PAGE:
NSW Education Minister, Adrian Piccoli, has banned all public schools in NSW from showing a controversial film about gay parenting during normal school hours.
Piccoli yesterday sent a memo to all public school principals ordering them not to show the film Gayby Baby instead of school lessons.
Up to 50 schools had been planning to show the film during school hours as part of a nationwide Wear it Purple day to promote sexual inclusion.
The move follows a backlash over a former student’s plans to air the video during school hours at the Sydney girls’ school she used to attend.
Maya Newell, a former student of Burwood Girls High School and director of the documentary, had organised for the school’s 1,200 students to watch the video during school hours. The documentary follows the lives of four children raised by same-sex parents.
However, some parents of students at the school publicly raised concerns after learning of the school's plans.
Following the backlash, Piccoli has now directed the Department of Education to ensure the film is not shown in school hours. The Minister said that while he had not seen the documentary, it had no place in the curriculum.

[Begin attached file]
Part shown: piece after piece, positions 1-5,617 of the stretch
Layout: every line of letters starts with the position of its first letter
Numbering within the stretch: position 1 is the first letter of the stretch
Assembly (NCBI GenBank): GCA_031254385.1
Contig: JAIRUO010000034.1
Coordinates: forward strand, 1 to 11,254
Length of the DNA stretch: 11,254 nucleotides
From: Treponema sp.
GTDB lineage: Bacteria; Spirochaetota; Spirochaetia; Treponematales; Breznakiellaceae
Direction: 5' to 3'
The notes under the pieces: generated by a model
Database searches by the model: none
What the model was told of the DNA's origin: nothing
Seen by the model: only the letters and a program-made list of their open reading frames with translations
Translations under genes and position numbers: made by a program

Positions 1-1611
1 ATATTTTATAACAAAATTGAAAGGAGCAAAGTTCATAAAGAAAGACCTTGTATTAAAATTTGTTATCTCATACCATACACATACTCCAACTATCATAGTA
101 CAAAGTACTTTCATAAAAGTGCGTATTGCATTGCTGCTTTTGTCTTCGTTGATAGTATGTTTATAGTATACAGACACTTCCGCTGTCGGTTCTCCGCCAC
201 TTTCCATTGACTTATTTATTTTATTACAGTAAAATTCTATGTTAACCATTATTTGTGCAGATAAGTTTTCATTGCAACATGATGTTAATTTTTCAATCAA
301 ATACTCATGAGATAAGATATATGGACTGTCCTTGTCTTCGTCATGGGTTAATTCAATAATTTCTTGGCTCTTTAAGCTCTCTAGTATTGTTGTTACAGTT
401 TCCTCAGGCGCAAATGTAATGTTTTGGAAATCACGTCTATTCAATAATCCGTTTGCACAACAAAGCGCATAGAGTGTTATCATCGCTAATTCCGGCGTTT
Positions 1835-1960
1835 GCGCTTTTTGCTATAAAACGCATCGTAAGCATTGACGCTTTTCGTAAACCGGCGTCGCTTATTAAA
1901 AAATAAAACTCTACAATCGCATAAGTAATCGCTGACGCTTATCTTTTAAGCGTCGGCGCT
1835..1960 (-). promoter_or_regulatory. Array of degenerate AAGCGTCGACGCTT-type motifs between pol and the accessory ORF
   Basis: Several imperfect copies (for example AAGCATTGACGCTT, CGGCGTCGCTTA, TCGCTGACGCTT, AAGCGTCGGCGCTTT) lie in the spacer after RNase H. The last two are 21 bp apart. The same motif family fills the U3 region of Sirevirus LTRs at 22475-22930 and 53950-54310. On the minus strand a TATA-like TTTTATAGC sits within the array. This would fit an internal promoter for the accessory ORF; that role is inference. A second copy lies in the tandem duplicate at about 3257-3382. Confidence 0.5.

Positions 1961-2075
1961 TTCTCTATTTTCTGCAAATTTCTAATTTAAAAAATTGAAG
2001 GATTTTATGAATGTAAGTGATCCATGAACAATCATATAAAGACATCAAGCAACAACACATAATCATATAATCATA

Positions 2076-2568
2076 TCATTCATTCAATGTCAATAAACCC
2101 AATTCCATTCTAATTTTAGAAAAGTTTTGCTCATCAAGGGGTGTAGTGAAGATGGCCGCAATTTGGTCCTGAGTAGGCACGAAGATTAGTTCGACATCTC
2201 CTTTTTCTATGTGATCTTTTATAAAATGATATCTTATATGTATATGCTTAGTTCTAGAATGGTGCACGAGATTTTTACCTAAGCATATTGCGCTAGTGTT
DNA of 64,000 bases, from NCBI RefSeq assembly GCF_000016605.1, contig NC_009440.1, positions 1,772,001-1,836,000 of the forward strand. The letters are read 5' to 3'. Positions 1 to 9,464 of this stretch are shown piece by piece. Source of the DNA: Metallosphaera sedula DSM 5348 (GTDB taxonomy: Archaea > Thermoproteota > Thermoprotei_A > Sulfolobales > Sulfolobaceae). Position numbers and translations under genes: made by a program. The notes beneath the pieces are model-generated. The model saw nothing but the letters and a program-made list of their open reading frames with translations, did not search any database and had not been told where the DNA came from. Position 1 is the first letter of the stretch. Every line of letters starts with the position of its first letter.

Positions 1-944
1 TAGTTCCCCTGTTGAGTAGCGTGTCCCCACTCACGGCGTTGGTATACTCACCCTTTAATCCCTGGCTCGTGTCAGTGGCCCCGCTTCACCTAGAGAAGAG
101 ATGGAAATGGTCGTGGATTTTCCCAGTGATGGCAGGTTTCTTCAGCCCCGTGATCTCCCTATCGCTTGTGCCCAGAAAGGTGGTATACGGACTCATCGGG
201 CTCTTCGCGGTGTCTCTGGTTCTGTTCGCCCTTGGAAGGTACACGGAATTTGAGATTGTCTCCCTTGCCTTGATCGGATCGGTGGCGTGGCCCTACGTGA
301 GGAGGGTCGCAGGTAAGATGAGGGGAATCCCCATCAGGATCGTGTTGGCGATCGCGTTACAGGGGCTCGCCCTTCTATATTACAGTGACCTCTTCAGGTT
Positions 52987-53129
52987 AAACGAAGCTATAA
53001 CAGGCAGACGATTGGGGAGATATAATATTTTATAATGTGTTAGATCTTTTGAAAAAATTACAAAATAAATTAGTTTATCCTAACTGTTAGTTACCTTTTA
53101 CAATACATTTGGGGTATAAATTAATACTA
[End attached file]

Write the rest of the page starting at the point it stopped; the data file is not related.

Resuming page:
"Schools are not places for political issues to be aired," Piccoli told 2GB Radio.
"During school hours we expect them to be doing maths and English and curriculum matters. This movie is not part of the curriculum and that's why I've made that direction.”
Sydney MP, Alex Greenwich, called Piccoli’s decision "absurd and deeply disappointing."
"From a personal perspective, if I had seen a film that showed that gay and lesbian people can have loving and stable families and are just as normal as everyone else, that would have a positive and profound impact on my confidence and self-identity,” Greenwich told the Sydney Morning Herald.
"It is not a controversial film. It just shows that rainbow families are just as normal as any other.”